The Transatlantic Debate over How to Translate the Poetry of Holiday Prayers

From the penitential prayers (sliḥot) said in the weeks before Rosh Hashanah, through the elaborate High Holy Day liturgy, through the hosannahs and prayers for rain said on the ensuing festivals of Sukkot and Shmini Atseret, the synagogue service of this time of year is filled with piyyutim (liturgical poems). These post-talmudic and medieval compositions tend to be laden with allusions and obscure vocabulary, and are notoriously difficult to translate. Yosef Lindell looks at the various attempts to render them into English, and the controversies these engendered:

English translations of the siddur appeared as early as the 18th century in England. But our story begins with a remarkable six-volume translation of the Ashkenazi maḥzor [holiday prayer book] published in London between 1904 and 1909. The project, often called the Routledge after its publisher, was the brainchild of Arthur Davis (1846-1906), an engineer from Derby who despite having no formal Jewish education dedicated all his free time to Jewish learning and scholarship. According to Herbert M. Adler, a lawyer who took over the maḥzor project after Davis’s death, Davis translated the maḥzor because he realized “the inadequacy of existing English renderings to express the form and beauty of the compositions that make up the Jewish liturgy,” and wanted a translation “more worthy of the original.”

Other piyyutim in the maḥzor were translated by Israel Zangwill (1864-1926), a novelist, playwright, controversial Zionist, and perhaps the best-known English-speaking writer in the Jewish world at the time.

While Davis, Zangwill, and their collaborators tried to preserve the prosody of the originals even at the expense of fidelity to their literal meaning, the American Judaic scholar Philip Birnbaum felt otherwise:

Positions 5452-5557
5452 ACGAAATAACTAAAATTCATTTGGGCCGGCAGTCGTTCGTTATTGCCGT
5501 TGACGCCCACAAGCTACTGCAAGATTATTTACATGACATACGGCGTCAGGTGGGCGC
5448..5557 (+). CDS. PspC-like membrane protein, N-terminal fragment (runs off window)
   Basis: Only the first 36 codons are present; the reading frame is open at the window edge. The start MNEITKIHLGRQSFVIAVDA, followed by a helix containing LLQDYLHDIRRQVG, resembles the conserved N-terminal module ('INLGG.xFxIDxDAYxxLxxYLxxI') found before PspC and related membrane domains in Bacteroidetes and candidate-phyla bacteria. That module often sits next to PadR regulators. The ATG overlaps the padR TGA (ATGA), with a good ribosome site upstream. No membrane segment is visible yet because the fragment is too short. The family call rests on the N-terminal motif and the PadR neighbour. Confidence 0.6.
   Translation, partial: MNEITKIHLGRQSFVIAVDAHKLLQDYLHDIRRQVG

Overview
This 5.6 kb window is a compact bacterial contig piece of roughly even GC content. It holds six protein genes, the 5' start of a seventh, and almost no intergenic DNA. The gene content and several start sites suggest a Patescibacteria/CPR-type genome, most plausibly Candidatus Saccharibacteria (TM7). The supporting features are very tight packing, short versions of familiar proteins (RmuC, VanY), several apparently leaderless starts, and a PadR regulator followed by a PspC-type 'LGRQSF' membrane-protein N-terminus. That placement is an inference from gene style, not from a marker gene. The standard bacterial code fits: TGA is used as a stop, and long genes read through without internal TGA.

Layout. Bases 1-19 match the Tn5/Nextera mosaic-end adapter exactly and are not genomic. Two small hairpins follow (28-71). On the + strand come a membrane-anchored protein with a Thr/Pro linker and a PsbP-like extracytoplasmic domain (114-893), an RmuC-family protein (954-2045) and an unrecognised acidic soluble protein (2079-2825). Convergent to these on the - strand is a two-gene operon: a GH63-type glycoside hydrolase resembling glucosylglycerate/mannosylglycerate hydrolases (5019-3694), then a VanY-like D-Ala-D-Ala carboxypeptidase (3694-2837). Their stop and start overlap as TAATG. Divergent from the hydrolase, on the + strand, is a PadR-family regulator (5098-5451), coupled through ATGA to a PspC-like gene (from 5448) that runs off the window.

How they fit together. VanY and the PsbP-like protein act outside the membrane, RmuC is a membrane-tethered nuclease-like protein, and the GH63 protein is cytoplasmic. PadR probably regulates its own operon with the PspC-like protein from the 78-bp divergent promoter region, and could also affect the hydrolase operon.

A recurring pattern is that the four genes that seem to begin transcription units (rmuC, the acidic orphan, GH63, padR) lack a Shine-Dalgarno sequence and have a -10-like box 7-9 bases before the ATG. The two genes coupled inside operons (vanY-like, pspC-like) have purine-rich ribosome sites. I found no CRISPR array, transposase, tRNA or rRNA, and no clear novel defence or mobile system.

Birnbaum took Hebrew very seriously. He was on the board of the Histradrut Ivrit of America, a Hebrew literary society, and contributed to the Histadrut’s weekly magazine ha-Doar for decades. Birnbaum had a thoroughly different approach to translation from Arthur Davis and his collaborators: plain, simple, and literal. In his introduction to his siddur, he wrote, “A good translation ought to be authentic and free from deceptions. One must not read into the original what is not there. No new poetry should be introduced into the siddur presumably as the translation of the Hebrew text.”

Read more at Lehrhaus

More about: American Jewry, Anglo-Jewry, High Holidays, Piyyut, Siddur, Translation

Universities Are in Thrall to a Constituency That Sees Israel as an Affront to Its Identity

Commenting on the hearings of the House Committee on Education and the Workforce on Tuesday about anti-Semitism on college campuses, and the dismaying testimony of three university presidents, Jonah Goldberg writes:

If some retrograde poltroon called for lynching black people or, heck, if they simply used the wrong adjective to describe black people, the all-seeing panopticon would spot it and deploy whatever resources were required to deal with the problem. If the spark of intolerance flickered even for a moment and offended the transgendered, the Muslim, the neurodivergent, or whomever, the fire-suppression systems would rain down the retardant foams of justice and enlightenment. But calls for liquidating the Jews? Those reside outside the sensory spectrum of the system.

It’s ironic that the term colorblind is “problematic” for these institutions such that the monitoring systems will spot any hint of it, in or out of the classroom (or admissions!). But actual intolerance for Jews is lathered with a kind of stealth paint that renders the same systems Jew-blind.

I can understand the predicament. The receptors on the Islamophobia sensors have been set to 11 for so long, a constituency has built up around it. This constituency—which is multi-ethnic, non-denominational, and well entrenched among students, administrators, and faculty alike—sees Israel and the non-Israeli Jews who tolerate its existence as an affront to their worldview and Muslim “identity.” . . . Blaming the Jews for all manner of evils, including the shortcomings of the people who scapegoat Jews, is protected because, at minimum, it’s a “personal truth,” and for some just the plain truth. But taking offense at such things is evidence of a mulish inability to understand the “context.”

Shocking as all that is, Goldberg goes on to argue, the anti-Semitism is merely a “symptom” of the insidious ideology that has taken over much of the universities as well as an important segment of the hard left. And Jews make the easiest targets.

Read more at Dispatch

More about: Anti-Semitism, Israel on campus, University